Is the end of summer leaving you feeling sad and melancholy? Do you wish you could begin summer all over? Do you dread having to wear clothes again and going back to school? Worse, are you worried about that perennial first assignment, “What I Did Last Summer”?
You are not alone.
When you’re an author, and you haven’t written a single word all summer on account of you were taking a break from authoring, you feel this way too. Now It’s time for me to put my clothes on and go back to work. But first, let me tell you What I Did Last Summer. Maybe it’ll give you some ideas to use in your own essay 😉 —
First I got on a plane.
Don’t want to be massaged with coffee? There was art at the airport too: Lots of sculptures like the one above, looked you smack in the eye as you headed for the metro:The Shanghai Metro has 12 lines and 300 stations, and covers 287 miles. It is the second longest metro system in the world. How I figured out where I was going, I have no idea. Like I said, I was in a sleep-and-calorie-deprived daze. All I know is that I got a ticket and hopped on the next train, where this little girl was tormenting her grandparents to no end:A little while later, I popped out of the Metro and into the middle of Shanghai:Hey, how did that happen?
I walked down the street and straight into my hotel,where they were waiting for me at the front door. “Your bags will be waiting for you in your room, Madam.” No problem. I understood that perfectly! This is what it looked like inside:This was my home for two days:Pretty fancy digs, right?
I hurried out to look for dinner. I was STARVED!!! And this was the scene right outside my hotel: There were people everywhere! Facciamo una passaggiata! And groups of people dancing all over the place.
Unfortunately, there was no place to eat but here:Ugh. I hate food courts. This wasn’t here the last time I was in Shanghai in 2001. Back then, there were little noodle shops with steaming bowls of dumplings and handmade noodles all over the place on Nanjingdonglu (Nanjing Road East). Now there are large malls and big clothing stores and a mega Apple store. It felt like Times Square in NYC. It was really disappointing. My meal was unremarkable so I didn’t take a photo of it.
The next day I popped out of bed, ate sushi for breakfast, and jumped into the Shanghai Metro hole again to go here:It’s the China Art Museum in Shanghai. This is their new building, opened in 2012. From afar it looks like the Chinese character, hua, which means China, magnificent, splendid, flowery. It was every bit that.
Once I made it inside, I was okay. And here are some of the art that I saw: That’s a painting of Albert Einstein, above, on the morning he won the Nobel Prize. He was in Shanghai when the prize was announced.
Some more modern stuff: Do you like what you see? It’s a carefully curated collection. All museums are carefully curated, of course, but this one was missing something. There was nothing here that was angry or scary, or shocking. Nothing showed suffering or poverty, or peasants. Instead, there were lots of works depicting Mao Zedong, founder of the People’s Republic of China, as a kindly father figure, and China as a beautiful place where good things happen (like hearing that you’ve just won the Nobel Prize).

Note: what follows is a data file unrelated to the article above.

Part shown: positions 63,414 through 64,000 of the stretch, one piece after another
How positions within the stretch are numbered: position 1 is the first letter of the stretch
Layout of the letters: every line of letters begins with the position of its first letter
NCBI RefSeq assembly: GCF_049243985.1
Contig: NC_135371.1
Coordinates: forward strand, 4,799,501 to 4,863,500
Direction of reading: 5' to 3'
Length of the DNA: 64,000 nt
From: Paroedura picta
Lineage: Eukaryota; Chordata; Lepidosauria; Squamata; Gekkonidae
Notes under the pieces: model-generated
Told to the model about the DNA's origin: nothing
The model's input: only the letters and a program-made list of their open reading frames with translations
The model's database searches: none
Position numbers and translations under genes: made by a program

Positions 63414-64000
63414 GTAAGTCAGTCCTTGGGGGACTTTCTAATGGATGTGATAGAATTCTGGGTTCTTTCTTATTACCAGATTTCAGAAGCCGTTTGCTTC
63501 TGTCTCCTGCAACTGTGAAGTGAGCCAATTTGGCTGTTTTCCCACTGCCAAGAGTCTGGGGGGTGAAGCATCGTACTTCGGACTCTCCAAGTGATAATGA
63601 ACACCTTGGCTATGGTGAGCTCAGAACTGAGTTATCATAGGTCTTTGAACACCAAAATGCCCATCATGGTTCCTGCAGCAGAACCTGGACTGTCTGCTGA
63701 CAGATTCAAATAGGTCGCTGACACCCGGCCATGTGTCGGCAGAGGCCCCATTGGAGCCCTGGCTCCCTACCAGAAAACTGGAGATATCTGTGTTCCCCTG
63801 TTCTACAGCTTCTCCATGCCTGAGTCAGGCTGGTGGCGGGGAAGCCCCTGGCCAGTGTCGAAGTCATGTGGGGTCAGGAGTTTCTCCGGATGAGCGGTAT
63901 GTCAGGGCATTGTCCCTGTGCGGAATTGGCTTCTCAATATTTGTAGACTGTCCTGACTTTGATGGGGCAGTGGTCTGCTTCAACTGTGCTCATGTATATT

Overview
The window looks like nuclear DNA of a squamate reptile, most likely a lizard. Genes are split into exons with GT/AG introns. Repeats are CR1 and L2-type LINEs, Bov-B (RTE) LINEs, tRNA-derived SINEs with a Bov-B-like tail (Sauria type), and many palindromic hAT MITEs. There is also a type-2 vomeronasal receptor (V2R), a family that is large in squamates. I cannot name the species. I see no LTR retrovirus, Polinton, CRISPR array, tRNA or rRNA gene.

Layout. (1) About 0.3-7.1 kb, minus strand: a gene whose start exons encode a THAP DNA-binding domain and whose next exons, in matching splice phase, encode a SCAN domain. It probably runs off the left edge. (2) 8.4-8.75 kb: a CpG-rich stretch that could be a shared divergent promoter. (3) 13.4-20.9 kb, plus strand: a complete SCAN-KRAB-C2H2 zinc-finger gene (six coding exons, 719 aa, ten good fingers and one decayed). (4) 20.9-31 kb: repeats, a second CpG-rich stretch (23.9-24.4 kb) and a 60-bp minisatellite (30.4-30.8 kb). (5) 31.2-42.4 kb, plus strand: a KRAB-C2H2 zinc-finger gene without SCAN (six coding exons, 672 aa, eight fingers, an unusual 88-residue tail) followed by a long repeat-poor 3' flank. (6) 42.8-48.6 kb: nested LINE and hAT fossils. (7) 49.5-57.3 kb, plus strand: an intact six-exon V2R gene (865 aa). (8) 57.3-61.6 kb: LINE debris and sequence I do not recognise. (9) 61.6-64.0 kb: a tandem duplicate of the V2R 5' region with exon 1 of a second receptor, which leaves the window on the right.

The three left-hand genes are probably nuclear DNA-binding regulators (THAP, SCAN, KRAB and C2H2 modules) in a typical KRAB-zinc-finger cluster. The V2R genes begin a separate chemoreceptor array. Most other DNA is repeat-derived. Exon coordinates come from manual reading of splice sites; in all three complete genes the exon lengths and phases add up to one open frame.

Additionally, I saw no works by foreign artists. Nothing Korean, Japanese, Russian, Indian, African, European, American. Nothing. Though there was a Chinese artist who made copies of Western works, like this: Most of the museum goers here will probably never make it to one of the museums in the west that has an original Van Gogh sunflower painting. Do you think it’s a good idea to show a copy? Is this fraud or forgery? Or is it an honest attempt to expose the audience to Western art? What do you think?
Nudity was also absent except for a few drawings, and male nudity, well, you can see for yourself here:The closest it came to showing ordinary people, I think, was this:They’re urban folk riding the metro, or something like that.
About half of China’s 1.3 billion population are peasants who will never ride the metro. They live in the countryside, surviving on the crops they grow. As recently as thirty years ago, peasants made up more than 80-percent of the population. Yet, in one of the country’s major museums, there’s no sign that they exist at all — at least not among the contemporary art.
Peasants were included, however, in a computer-animated reproduction of China’s most famous painting, the Song Dynasty masterpiece called, Qing Ming on Bian River: This was the highlight of the exhibits. It was really fantastic! To see a few seconds of the walking-talking animation, click here.
Chinese artists have always painted peasants as well as aristocracy (and merchants and all the folks in-between). Chinese artists today are still painting peasants. I saw some of them at the fabulous, but now-defunct Schoeni gallery in Hong Kong last year. They looked like this: And in catalogues, more peasants:Not pretty. Really disturbing. Kind of punches you in the face, doesn’t it? But peasant life isn’t pretty. It’s hard. They farm their land. If they’re lucky, they might make about $100 a year; most of it is taken in taxes. Life punches them in the face.
Should a major museum ignore half of the population, even if this half never makes it to their doors?
What happens to a society that goes around with only one eye open?
And is that eye really open, if all it sees is Chinese art?
When you’re an author, you have to ask these questions. Your own art should never be done with one eye open. Art comes from truth. And truth requires you to look with both eyes wide open.
My summer adventures to be continued . . . (oh, I’ve turned into such a serial writer!).